These days I’m involved in an activity in which you may say that we by creating data with questionable quality are making better information quality.
The business case is within public transit. In this particular solution passengers are using chip cards when boarding busses, but are not using the cards when alighting. This is a cheaper and smoother solution than the alternative in electronic ticketing, where you have both check-in and check-out. But a major drawback is the missing information about where passengers alighted, which is very useful information in business intelligence.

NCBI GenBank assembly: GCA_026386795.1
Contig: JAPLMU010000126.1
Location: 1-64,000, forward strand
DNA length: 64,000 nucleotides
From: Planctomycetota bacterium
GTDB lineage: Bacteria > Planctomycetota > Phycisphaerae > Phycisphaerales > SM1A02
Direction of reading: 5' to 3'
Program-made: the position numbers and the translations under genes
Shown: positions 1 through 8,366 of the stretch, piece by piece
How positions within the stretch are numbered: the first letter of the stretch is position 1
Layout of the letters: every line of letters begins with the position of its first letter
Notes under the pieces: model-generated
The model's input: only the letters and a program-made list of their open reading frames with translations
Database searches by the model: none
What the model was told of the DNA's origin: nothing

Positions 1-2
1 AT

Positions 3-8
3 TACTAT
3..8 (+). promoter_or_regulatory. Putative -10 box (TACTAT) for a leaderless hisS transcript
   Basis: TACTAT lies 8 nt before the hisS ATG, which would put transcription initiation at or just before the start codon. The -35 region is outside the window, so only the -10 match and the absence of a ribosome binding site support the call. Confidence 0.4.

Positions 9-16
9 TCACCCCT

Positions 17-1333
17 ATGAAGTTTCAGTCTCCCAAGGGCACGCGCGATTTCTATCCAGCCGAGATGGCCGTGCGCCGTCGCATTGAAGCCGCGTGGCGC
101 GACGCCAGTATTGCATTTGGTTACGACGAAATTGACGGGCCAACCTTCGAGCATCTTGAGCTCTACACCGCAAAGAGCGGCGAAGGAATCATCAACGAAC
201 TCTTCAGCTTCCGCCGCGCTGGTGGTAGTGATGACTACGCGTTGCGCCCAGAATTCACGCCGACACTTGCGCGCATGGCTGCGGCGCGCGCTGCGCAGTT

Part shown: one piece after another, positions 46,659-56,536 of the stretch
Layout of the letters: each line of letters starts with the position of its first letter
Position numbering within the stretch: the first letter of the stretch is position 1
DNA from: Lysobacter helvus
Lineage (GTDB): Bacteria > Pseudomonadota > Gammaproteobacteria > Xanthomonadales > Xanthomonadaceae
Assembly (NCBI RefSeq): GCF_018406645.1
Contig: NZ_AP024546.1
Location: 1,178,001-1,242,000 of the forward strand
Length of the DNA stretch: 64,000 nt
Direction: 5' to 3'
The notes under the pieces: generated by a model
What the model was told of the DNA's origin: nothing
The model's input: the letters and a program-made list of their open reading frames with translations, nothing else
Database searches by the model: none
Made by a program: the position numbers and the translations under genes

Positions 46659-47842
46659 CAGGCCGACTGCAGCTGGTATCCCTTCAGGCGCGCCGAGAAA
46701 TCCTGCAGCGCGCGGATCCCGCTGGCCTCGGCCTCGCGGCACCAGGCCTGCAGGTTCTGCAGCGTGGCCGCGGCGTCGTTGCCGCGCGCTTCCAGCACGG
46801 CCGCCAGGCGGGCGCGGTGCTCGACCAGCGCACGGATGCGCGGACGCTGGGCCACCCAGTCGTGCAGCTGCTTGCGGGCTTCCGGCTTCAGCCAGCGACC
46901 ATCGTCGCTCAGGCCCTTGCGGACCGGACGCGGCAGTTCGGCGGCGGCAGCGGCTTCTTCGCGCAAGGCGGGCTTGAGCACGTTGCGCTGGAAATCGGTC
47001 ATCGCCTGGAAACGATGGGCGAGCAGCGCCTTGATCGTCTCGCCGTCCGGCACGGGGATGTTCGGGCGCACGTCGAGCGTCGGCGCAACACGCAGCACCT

So what we do is that we where possible assume where the passenger alighted. If the passenger (seen as a chip card) within a given timeframe boarded another bus at a stop point which is on or near a succeeding stop point on the previous route, then we assume alighting was at that stop point though not recorded.
Two real life examples of doing so is where the passenger makes an interchange or where the passenger later on a day goes back from work, school or other regular activity.
An important prerequisite however is that we have good data quality regarding stop point locations, route assignments and other master data and their relations.